Guide to Stabilizing Dentures
The information in the Guide to Stabilizing Dentures provides a comprehensive explanation of the consequences of missing teeth, a comparison of dental implants and dentures, and a detailed description of implant procedures. We encourage you to review all of the pages to help you make an informed decision about your treatment options.
Consequences of Complete Tooth Loss and Dentures
Millions of Americans suffer on a daily basis as a result of wearing dentures. Most of the problems with complete tooth loss and dentures are obvious, such as pain and improper fit and function, while others are less evident, including decreased self-confidence when eating, smiling, and laughing. Complete tooth loss is a major health problem, with all of the characteristics of a chronic disease, requiring strategies to manage the condition since there is no cure. In the past, the only option for people who were missing all of their teeth was dentures, providing some level of function, but focused primarily on replacing lost bone, gum tissue and teeth.
Studies indicate that more people are satisfied with their upper denture than their lower denture. In fact, about half of all people with lower dentures are not satisfied with the function or comfort of their denture. This is understandable since dentures actually accelerate bone resorption or deterioration by pressing down on tissues and compacting them. The dentures begin to feel loose as the bone melts away under them, but more importantly the bone resorption results in loss of jaw height and collapse of facial structures over time. The amount of bone loss in the lower jaw is about four times greater than in the upper jaw, causing changes in the fit of a lower denture much quicker than an upper denture, which also has the benefit of better retention because of the suction effect of the palate.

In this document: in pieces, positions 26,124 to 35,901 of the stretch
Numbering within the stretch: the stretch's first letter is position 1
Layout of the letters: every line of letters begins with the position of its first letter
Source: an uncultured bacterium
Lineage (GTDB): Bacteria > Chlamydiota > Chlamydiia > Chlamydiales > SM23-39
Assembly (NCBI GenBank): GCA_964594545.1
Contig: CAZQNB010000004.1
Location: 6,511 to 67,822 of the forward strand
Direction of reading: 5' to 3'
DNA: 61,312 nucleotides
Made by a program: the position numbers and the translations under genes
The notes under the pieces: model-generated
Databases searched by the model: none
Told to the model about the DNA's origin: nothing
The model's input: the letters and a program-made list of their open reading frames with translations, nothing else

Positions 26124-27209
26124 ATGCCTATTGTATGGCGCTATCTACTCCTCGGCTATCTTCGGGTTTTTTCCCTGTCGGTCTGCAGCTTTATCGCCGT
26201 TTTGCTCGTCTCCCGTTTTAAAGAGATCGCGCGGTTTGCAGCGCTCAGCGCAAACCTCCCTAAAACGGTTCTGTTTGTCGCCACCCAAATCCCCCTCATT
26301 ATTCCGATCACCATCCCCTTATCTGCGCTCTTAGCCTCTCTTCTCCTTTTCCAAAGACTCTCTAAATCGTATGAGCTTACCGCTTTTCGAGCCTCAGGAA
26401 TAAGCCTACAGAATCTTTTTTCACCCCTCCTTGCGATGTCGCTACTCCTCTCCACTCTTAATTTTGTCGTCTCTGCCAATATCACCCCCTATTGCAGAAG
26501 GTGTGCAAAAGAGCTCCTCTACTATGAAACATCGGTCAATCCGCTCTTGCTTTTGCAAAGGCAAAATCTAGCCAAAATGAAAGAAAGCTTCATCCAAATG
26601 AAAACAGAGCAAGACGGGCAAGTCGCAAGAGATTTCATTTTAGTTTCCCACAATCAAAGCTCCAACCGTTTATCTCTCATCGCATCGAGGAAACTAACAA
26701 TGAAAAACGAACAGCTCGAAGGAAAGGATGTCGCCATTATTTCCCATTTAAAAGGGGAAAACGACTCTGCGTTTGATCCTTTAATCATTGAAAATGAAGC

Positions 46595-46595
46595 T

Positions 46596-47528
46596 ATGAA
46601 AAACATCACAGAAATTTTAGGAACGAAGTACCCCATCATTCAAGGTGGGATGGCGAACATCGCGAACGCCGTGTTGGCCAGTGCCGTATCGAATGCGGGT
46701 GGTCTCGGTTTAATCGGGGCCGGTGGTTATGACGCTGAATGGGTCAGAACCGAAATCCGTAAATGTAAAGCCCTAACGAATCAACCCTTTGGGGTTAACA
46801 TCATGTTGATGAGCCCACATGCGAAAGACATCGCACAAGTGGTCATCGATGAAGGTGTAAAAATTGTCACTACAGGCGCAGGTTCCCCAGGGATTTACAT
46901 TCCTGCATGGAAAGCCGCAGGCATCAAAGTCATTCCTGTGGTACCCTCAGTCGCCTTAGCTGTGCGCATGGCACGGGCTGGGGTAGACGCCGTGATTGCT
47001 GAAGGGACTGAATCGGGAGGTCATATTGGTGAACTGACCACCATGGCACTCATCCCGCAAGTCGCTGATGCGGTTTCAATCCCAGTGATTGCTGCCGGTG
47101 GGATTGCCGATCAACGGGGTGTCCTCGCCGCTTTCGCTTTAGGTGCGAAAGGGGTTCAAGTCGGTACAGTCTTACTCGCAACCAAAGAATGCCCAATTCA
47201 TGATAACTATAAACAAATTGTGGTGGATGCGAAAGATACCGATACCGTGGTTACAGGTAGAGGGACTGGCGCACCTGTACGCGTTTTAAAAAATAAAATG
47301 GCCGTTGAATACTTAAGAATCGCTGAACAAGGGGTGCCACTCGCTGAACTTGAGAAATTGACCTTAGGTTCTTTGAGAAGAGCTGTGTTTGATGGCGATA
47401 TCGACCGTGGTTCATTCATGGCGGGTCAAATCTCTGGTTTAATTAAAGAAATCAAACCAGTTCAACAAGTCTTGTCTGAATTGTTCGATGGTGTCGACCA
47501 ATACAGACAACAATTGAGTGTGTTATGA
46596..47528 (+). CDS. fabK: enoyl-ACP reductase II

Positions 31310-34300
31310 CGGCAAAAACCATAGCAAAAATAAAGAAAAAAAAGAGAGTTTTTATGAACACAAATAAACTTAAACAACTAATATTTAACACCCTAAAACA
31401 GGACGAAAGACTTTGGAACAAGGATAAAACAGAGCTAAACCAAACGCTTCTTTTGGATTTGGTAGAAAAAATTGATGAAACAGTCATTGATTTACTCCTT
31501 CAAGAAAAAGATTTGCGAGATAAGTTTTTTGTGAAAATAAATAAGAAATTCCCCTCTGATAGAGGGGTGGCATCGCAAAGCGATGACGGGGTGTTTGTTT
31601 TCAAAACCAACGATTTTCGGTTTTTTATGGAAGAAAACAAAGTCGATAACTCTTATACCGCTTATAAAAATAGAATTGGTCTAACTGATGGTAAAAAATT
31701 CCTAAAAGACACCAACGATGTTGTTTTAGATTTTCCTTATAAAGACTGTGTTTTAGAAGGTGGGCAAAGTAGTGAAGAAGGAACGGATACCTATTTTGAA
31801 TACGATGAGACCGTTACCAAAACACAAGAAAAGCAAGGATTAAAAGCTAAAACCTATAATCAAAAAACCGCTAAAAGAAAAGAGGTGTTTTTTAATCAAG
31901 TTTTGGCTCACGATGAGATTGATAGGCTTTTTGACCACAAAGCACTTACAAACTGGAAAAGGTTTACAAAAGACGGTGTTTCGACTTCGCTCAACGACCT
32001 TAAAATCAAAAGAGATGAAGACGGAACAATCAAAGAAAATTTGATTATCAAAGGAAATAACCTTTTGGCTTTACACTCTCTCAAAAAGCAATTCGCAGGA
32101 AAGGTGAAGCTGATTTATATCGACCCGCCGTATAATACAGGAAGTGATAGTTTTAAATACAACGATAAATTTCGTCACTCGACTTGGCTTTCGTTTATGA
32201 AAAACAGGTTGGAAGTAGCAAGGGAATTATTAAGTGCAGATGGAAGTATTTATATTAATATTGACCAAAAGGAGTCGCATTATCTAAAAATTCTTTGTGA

Some of the problems associated with complete tooth loss and wearing dentures include the following:
- The lower third of the face collapses over time as the bone melts away and muscles migrate, or pull back from their normal position.
- Wearing dentures accelerates the bone resorption.
- Dentures must be relined (made thicker) as the bone deteriorates and changes the fit of the dentures.
- Messy adhesives are often necessary to hold the dentures in place. Preliminary research indicates that those containing zinc could cause neurological problems if used excessively over time.
- Eating, smiling and laughing can become difficult when dentures do not fit securely, causing decreased self-confidence.
- The visible aging process is accelerated with a “witch’s beak” appearance resulting from the jaws deteriorating, as the chin juts out and up and appears too close to the nose.
- Wrinkles around the mouth increase dramatically and the lips lose support and appear to shrink as the mouth develops a flattened appearance.
- Nutritional and digestive problems often result due to the difficultly chewing and the inability to fully digest certain foods, such as fresh fruits and vegetables.
- Dentures can cause pain and sore spots on gums from rubbing on tender tissues.
- Bad breath results from the odors created by bacteria on the dentures.
The photos below illustrate the long-term impact of complete tooth loss and wearing dentures.
Facial structure collapse, shrinking lips, increased wrinkles; chin jutting up and out, appearing too close to the nose
Collapsed lower third of the face with
lost lip support, increased wrinkles
and folds around a flattened mouth
Upper denture with full palate covering
the roof of the mouth, which creates
a suction grip for better retention
The horseshoe shape of the lower
denture shows how little retention
there is compared to upper denture